Dr Ashish Arora
FRACGP, MRCGP (UK), Dip Derm (UK)
Professional Diploma of Skin Cancer Surgery
Professional Diploma of Dermoscopy
Advanced Certification in Cosmetic Procedures
Dip Occ Med (UK), DRCOG (UK), Dip Therapeutics (UK)
Dr Ashish Arora is a Skin Cancer Doctor. He performs full body skin checks and skin cancer surgery on all body areas including difficult areas such as ears, nose and eyelids. He does not do cosmetic mole removals. Please note he is not a bulk billing doctor and private fees apply to all consults regardless of concession card status.
Dr Ash qualified from Trinity College, Dublin, Ireland in 1992. Dr Ash was a GP Partner in the UK for 3 years. While a GP partner he also worked in a children’s Hospice (3 years) and was also a part time Forensic Medical Examiner for South Wales Police (4 years). Dr Ash was a tutor and examiner for the Diploma in Dermatology, Cardiff University, Wales, UK for 1 year.
Dr Ash worked in the Royal Air Force (UK) for 5 years. He was a Commissioned Officer holding the rank of Squadron Leader. He holds a commendation by the General Officer Commanding for his management of medivac patients in helicopters while in the RAF. Dr Ash has been a GP in Australia since 2010 and has worked in a rural community as well as semi-rural settings. He is a proud Australian citizen, has many sporting interests and enjoys cooking.
What to Anticipate at Your Skin Check Appointment
When you visit the Rivervale Skin Cancer Clinic for your skin check, we aim to ensure a thorough assessment of your skin health. Here's what you can expect during your appointment:
Upon arrival, you will be asked to complete a patient questionnaire. It's helpful if you bring a list of your current medications and the contact details of your local GP to assist in completing your medical history.
Medical and Family History:
During your consultation, your doctor will review your medical history and inquire about your family history, particularly in relation to previous skin cancers, medications you are taking, your occupation, and any medication allergies you may have.
Medications and Medical Devices:
Your doctor will inquire about any blood-thinning medications (e.g., Aspirin, Warfarin, Plavix) and whether you have a pacemaker. It's essential to inform your doctor about any specific skin spots that concern you.
Full Body Skin Check Explained
Many skin cancers go unnoticed by patients, and a full body skin check can reveal issues that you may not be aware of. Therefore, we recommend a comprehensive skin examination for all patients. Here's what to expect during a full body skin check:
For a thorough examination, you will need to undress to your underwear. We can provide an examination gown or a blanket for your comfort. Inspection: The doctor will carefully inspect your entire body, looking for abnormal skin spots with unusual shapes or colors. While genital areas and breasts are usually not inspected, if you have concerns about spots in these areas, please inform your doctor.
If you are bald, your scalp will be examined. Even if you have a full head of hair, a thorough scalp examination is recommended. Long hair can obstruct a complete examination, so consider getting a haircut before your skin check.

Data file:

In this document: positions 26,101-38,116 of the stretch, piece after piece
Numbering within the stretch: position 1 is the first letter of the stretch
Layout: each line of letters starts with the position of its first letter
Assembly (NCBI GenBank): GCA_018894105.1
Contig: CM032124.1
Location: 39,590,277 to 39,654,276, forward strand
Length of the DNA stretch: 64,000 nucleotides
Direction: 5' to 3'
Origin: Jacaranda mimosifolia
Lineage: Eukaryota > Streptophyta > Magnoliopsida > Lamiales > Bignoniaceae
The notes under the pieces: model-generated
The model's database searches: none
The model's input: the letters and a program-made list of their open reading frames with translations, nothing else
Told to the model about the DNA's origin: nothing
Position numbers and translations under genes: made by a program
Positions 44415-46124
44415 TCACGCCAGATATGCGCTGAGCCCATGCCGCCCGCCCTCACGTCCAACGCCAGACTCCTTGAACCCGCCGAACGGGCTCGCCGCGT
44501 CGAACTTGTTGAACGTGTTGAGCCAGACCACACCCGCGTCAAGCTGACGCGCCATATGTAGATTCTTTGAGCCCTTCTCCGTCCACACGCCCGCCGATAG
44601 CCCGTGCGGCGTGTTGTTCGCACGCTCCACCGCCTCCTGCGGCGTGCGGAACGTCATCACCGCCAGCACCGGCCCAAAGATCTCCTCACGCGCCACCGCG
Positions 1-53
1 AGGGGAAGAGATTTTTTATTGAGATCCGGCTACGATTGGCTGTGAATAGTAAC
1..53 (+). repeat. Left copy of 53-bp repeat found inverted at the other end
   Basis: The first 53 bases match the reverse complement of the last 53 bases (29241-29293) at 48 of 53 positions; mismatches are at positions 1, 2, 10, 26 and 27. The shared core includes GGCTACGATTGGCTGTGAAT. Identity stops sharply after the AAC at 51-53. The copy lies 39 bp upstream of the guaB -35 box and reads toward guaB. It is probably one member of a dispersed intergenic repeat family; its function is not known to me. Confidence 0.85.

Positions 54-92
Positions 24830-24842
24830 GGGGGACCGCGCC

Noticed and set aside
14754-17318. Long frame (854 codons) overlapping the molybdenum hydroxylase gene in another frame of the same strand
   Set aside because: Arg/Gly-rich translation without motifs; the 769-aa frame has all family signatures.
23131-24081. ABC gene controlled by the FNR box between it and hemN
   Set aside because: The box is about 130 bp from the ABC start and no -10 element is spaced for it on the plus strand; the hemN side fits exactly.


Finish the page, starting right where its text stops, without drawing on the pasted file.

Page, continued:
Patients are typically asked to remove all makeup, including lipstick and foundation, before the examination.
Equipment Used in Skin Checks
Dr Ash utilise various equipment for skin checks to ensure a comprehensive assessment:
Your skin will be examined using good lighting and a magnification device. A dermatoscope, a high-magnification device, may be used for closer examination of specific skin spots.
High-magnification digital cameras are used to take pictures of skin lesions for future reference and monitoring. Total body photography may be recommended for patients with numerous moles.
Doctors Ash use high-resolution screens to analyse skin spots, providing additional information about the likelihood of melanoma. Total Body Mapping: Your doctor may offer total body mapping, especially if it would be useful based on your condition.
What Happens If a Suspicious Spot Is Found?
If a suspicious skin lesion is discovered during your skin check, your doctor may recommend further analysis, which could involve a skin biopsy for examination at a histopathology lab. Sometimes, melanomas develop slowly and are best monitored over time. This may involve taking digital photographs of the lesion for comparison at subsequent appointments.
Treatment and Follow-Up:
If you are diagnosed with a skin cancer, your doctor will discuss treatment options with you, which may be performed in our purpose-built treatment rooms. These procedures may include cryotherapy (freezing), electrosurgery (burning), or shave biopsies, depending on the nature of the lesion.
The follow-up after your skin check will depend on the outcome:
Mildly Atypical Moles:
If you have mildly atypical moles, you may be asked to return in three months for a follow-up examination and comparison photographs.
For spots that appear highly abnormal, arrangements will be made for removal or biopsy in our treatment room.
Future Skin Checks:
Based on your risk factors, skin type, and any abnormal findings, your doctor will provide recommendations on when to return for regular full body skin checks.